As education reforms increasingly focus on the needs of students as they cross education systems and enter the workforce, regional partnerships, or consortia, are developing across the country to meet a wide range of students’ needs. While regional partnerships have existed in different forms for decades to serve community needs, current partnerships are focusing on connecting education systems to prevent students— particularly traditionally underserved students— from falling through the cracks. Specific efforts can include: aligning curricular expectations across high school and college to reduce the need for remedial coursework; working with business partners to develop curricular pathways, degree programs, and certificate programs that will help students find meaningful employment and help regions meet workforce needs; and improving student support services to increase high school and college graduation rates.
There is a great deal of experimentation with different kinds of regional partnerships across California. This report is aimed at encouraging new and existing partnerships to learn from the growth and development of current partnerships. It highlights issues that support or impede consortia processes, their work to support student success, and their sustainability. The information used in this report came from 37 interviews with stakeholders from 19 regional consortia located throughout California. The audiences for this report are three-fold: 1) education, community, and business leaders engaged with regional partnerships; 2) state agency staff who could provide an enabling environment for regional partnerships to thrive; and 3) philanthropic organizations that support cross-sector collaboration.
While it is too early to draw conclusions about effective strategies, there are some clear implications that arose from this research. For example, representatives of all the consortia noted that building trusting relationships is one of the largest challenges faced by these consortia in the early stages, and constant attention and time must be devoted to maintaining them for the long run. Having a base of trusting relationships makes it easier to develop and maintain a common agenda to serve the larger community. The job of facilitating trust-building conversations and activities falls to the lead organization, which must be viewed as the appropriate entity for that work by all of the participating entities from the start.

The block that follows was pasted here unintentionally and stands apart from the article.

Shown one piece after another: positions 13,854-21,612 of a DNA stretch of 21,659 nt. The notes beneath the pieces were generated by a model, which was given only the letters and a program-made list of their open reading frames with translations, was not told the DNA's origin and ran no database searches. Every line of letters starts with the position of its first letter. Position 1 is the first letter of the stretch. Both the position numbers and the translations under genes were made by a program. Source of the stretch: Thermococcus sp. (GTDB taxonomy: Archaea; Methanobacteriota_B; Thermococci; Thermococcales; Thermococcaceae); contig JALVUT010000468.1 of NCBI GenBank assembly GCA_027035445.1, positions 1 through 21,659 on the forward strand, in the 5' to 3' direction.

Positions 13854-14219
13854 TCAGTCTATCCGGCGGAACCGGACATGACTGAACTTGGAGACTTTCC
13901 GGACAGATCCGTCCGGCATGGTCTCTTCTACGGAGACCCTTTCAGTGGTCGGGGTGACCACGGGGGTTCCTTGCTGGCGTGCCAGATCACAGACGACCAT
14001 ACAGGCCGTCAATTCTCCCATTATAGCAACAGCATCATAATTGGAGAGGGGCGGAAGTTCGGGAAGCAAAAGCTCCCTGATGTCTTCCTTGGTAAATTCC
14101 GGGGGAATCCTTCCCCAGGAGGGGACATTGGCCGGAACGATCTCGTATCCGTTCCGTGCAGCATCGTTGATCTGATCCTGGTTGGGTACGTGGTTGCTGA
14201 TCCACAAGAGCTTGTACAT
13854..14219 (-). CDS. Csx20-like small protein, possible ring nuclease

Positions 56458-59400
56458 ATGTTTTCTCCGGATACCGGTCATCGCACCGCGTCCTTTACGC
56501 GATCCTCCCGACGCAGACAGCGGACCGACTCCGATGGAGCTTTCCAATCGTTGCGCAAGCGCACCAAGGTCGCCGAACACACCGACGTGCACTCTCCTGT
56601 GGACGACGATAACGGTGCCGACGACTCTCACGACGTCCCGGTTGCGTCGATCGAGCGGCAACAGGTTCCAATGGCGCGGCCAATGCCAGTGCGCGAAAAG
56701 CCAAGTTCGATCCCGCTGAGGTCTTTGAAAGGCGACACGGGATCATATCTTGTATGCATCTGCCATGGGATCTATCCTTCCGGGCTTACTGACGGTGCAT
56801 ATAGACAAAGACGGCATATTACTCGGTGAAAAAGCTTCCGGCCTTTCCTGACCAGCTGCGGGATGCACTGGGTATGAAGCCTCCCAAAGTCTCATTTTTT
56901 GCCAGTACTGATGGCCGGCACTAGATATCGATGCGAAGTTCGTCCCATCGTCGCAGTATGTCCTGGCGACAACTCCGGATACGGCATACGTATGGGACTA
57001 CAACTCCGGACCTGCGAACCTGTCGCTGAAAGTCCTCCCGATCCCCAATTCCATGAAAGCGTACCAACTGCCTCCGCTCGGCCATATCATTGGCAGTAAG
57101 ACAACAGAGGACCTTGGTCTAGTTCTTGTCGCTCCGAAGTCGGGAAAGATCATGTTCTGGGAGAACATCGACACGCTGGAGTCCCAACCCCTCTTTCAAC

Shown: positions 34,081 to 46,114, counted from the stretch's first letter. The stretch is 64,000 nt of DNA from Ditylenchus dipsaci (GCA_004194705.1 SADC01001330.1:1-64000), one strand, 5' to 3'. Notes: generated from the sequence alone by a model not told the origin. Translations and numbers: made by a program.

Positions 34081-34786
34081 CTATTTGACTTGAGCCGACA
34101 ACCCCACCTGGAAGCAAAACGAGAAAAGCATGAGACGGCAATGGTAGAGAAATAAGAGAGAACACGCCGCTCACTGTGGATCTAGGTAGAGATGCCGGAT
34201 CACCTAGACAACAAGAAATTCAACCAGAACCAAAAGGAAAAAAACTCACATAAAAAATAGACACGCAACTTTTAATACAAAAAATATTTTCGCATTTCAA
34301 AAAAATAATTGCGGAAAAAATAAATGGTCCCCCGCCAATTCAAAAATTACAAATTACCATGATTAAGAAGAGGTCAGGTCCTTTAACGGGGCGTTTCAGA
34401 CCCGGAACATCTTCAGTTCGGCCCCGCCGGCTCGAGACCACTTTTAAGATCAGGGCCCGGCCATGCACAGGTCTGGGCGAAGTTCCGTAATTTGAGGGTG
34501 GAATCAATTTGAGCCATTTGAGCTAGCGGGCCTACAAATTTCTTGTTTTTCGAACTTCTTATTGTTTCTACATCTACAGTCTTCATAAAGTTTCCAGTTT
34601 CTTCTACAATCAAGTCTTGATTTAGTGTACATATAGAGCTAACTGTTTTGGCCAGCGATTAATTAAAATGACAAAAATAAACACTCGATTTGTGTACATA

This report describes the following strategies suggested by representatives of the studied partnerships:
- Start with a coalition of the willing,
- Focus on a few main goals,
- Foster involvement of key leaders,
- Leverage existing networks,
- Create opportunities for cross-system communication and collaboration,
- Embed activities in existing organizations, and
- Use data to motivate action and inform activities.
The report concludes with suggestions to help state policy and philanthropic communities better support regional partnerships.